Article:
If nothing else, the events of the Arab Spring in the Middle East have served as a wake-up call for U.S. policy in the region, and demonstrate a compelling need to examine our relationships there. At the top of the list should be a realistic assessment of the role and future of Saudi Arabia. This is not a partisan issue -- both parties have assiduously avoided dealing honestly with the matter for decades, for economic and political reasons that amount to an ongoing state of denial. Leaving aside politically correct language, that nation remains a corrupt, 12th-century feudal monarchy that is a minority government fueled by billions of petrodollars, and making no serious contribution to the planet other than more oil and money. Decades of billions have enabled the Saudis to purchase a veneer of culture and science, touted by equally well-paid public relations firms, but the simple facts remain.
For decades now, any analysis of the viability of the Saudi regime has been a taboo subject in Washington. If any intelligence estimates have been done, they rank among the country's best kept secrets; and clearly none of the nation's leaders have seen them. This is in no small part due to the efforts of Prince Bandar bin Sultan, for many years the Saudis' long-time ambassador to the U.S., and close friend to five Presidents and numerous CIA directors. Not surprisingly, there was an unwritten rule in government to never speak evil of the Saudi regime, let alone discuss its hatred for Israel and the Jews; support for terrorists; abuse of women; or even speculate about long-term threats to the regime's viability. To make matters worse, the army of experts and consultants who inhabit the Beltway have fallen prey to the same delusion. Most are directly or indirectly supported by Saudi money, or derive their incomes from U.S. government officials who do not want to hear ill of the Saudis or even of the possibility that the regime may be in trouble.
Since the emergence of "modern" Saudi Arabia in 1932, U.S. interests in the kingdom have been almost entirely tied to oil, developed by U.S. corporations in the mid-1930s and resulting in a partnership known for most of its existence as "Aramco." Between 1973 and 1980, the Saudis basically stole the U.S. half of the Aramco partnership, keeping ever-increasing billions of petrodollars for themselves. Indeed, the Tea Party might consider championing the return of the U.S. half of Aramco -- it would be more than enough to bail out the health care system and then some. Alas, this theft of the American interest has been relegated to being an historical artifact, and nobody seems to care any more. Saudi royals continue to convert the billions into more palaces and other forms of grossly opulent spending unseen since the time of Nero's Rome.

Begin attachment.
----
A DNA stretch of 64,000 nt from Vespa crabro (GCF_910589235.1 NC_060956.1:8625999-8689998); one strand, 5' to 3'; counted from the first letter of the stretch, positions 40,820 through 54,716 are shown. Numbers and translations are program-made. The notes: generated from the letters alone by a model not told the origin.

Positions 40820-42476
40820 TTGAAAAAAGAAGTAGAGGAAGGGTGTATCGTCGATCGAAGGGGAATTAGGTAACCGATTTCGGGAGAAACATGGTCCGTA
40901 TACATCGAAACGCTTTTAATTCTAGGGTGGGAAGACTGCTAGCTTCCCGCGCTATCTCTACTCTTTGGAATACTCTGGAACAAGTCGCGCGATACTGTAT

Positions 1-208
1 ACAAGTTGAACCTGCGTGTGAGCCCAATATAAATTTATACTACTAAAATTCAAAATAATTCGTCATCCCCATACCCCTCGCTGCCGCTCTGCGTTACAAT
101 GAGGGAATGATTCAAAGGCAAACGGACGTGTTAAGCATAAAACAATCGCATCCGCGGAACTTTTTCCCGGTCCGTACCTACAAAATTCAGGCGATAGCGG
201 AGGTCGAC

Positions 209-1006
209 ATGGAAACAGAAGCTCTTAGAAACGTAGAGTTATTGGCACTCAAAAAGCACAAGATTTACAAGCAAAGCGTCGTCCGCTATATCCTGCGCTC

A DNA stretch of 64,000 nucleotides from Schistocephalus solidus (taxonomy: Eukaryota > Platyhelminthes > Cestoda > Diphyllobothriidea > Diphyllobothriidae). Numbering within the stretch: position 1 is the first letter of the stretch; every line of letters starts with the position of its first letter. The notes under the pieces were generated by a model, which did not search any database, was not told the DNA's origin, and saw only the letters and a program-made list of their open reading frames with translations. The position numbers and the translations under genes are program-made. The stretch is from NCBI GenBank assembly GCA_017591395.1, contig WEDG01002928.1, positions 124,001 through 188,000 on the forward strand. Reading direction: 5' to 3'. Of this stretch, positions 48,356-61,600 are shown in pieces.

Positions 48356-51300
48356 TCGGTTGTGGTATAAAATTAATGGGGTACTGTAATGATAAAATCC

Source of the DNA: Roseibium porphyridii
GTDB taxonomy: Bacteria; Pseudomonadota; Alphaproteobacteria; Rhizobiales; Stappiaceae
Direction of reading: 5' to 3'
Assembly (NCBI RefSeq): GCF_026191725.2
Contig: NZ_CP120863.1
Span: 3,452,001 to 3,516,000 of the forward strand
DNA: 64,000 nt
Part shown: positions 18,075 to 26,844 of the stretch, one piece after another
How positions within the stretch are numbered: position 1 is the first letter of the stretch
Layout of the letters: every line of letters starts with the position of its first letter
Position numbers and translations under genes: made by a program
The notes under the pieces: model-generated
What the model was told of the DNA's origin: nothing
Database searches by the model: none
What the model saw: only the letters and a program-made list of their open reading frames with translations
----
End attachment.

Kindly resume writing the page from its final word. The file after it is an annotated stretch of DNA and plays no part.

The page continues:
Since at least 1973, U.S. policy has consisted of either treading very lightly, or of outright sucking up to the Saudis no matter what the actual politics or morality might be, largely in fear of another oil embargo lest the Saudis be in any way offended. Promising change in government, the new President Obama quickly rushed off to Saudi Arabia to kiss up to the King, but has yet to visit Israel, America's only democratic ally in the region. An honest assessment might show that such U.S. efforts are sadly misplaced. Saudi Arabia is increasingly vulnerable and needs the U.S. a great deal more than the U.S. needs the Saudis. The Saudi regime faces increasing external and internal threats, and desperately needs both intelligence and possibly military support. The U.S. should be in the driver's seat and not continuously begging this aging and crooked regime with a tin cup.
If the Saudi regime were to fall, the needed oil would continue to flow. Other than sand, it's all the country has; and no successor government could survive by cutting off their national income. Were a new regime to try and do so, military action by the U.S. to restore the flow of oil would be quick and decisive. Forget Afghanistan, where that nation's only economic contribution is an endless supply of illegal drugs -- oil is serious business, and without question any President would be forced to keep the oil coming.